How often have you tried to exercise influence by making a logical and persuasive case for your self and utterly failed to convince the person you needed to influence? At Barnes & Conti, we’ve long maintained that successful influence is less about persuasion and much more about building relationships.
Getting back to persuasion, we want to share worthy article that delves into the neuroscience behind unsuccessful persuasion. The article identifies seven factors that impede your ability to influence solely by persuasion. Those seven factors include the person’s prior beliefs, emotions, incentives, agency, curiosity, state of mind, and the opinions of other people.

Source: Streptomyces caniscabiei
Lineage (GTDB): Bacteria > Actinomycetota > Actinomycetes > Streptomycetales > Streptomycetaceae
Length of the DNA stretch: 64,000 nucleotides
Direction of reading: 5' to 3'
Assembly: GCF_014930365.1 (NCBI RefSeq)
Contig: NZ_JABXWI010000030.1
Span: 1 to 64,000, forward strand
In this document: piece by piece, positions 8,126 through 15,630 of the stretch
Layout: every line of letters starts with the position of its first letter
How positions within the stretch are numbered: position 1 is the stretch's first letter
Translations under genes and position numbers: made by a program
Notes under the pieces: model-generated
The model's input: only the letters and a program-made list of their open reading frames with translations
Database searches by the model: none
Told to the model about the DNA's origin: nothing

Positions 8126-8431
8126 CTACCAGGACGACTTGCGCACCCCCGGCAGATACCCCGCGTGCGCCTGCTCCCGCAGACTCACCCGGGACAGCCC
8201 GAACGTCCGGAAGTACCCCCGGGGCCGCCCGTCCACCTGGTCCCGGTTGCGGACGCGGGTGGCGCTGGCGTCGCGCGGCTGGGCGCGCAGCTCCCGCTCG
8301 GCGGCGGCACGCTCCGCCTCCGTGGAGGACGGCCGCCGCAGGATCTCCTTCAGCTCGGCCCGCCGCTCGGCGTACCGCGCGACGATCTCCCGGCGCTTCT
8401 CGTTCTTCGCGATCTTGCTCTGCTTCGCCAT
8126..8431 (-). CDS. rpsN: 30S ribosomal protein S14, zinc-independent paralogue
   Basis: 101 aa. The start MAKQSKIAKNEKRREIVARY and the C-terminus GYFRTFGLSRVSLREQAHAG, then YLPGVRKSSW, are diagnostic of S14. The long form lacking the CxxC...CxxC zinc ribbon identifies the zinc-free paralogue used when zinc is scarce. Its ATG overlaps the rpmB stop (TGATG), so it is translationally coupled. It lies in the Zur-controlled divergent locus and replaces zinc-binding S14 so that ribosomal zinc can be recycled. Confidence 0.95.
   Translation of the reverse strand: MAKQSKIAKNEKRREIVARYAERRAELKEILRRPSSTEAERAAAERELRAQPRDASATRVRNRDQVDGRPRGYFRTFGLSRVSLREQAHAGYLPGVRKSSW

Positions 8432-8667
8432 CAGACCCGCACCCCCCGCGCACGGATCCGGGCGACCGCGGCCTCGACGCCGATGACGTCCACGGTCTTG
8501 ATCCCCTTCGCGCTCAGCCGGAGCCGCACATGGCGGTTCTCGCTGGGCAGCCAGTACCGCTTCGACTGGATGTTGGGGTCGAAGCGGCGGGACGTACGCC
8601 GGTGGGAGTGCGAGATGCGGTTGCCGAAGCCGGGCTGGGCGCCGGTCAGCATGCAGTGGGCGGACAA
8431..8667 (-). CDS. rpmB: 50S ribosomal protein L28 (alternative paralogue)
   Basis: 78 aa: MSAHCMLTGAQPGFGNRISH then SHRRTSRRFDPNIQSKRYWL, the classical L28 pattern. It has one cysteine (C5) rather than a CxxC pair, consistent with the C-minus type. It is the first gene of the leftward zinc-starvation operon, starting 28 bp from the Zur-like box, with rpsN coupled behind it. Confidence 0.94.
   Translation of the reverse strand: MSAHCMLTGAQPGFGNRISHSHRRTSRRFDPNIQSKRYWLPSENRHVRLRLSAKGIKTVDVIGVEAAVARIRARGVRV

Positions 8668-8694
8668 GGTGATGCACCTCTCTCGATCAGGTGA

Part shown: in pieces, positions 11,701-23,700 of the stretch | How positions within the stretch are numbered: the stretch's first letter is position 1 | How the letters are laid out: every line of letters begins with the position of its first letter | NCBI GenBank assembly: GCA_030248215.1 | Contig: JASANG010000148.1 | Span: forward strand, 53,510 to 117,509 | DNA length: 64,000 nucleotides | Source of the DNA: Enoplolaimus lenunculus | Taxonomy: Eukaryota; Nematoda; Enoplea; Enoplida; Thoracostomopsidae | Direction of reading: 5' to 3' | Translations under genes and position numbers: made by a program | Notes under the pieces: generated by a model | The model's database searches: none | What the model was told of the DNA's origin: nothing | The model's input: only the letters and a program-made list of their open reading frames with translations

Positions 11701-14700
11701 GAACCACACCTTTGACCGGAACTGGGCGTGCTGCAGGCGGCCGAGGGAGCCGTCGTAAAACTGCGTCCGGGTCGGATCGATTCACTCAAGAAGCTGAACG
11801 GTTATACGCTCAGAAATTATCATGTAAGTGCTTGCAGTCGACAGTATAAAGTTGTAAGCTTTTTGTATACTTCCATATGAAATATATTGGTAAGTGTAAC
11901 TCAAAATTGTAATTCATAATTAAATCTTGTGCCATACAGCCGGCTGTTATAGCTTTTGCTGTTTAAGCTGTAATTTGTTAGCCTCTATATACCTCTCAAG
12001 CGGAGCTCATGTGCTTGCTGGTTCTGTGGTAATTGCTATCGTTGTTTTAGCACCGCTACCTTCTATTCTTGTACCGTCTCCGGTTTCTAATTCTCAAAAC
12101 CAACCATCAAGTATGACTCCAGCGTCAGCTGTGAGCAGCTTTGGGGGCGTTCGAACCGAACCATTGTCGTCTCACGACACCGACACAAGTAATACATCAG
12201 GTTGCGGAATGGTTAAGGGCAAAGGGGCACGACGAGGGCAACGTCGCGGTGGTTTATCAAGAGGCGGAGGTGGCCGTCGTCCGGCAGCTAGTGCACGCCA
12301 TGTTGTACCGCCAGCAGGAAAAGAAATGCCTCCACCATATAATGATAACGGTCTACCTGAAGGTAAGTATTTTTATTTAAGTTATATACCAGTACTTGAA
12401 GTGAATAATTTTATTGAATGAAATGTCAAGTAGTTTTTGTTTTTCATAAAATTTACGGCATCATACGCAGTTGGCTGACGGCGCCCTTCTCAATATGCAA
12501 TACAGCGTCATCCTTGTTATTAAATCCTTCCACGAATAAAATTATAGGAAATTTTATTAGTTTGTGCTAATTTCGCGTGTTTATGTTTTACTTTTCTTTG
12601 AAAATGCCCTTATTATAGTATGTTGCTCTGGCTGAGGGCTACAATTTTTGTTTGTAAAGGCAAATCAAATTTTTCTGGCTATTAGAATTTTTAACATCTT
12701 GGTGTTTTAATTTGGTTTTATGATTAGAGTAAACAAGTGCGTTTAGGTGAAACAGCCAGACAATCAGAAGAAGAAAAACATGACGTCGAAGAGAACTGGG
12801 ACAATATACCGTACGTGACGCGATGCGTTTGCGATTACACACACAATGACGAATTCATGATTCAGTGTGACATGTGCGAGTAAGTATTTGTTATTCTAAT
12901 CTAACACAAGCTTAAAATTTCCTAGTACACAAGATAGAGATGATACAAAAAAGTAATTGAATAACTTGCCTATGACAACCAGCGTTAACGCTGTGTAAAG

According to the article, “…The human brain doesn’t work by strictly logical rules—but it does work by rules. And if we know what they are, we have a much better shot of framing our arguments in ways that other people will find convincing.”
To learn about influence skills that build relationships and take into account all the factors above, check out our popular influence training program, Exercising Influence: Building Relationships and Getting Results.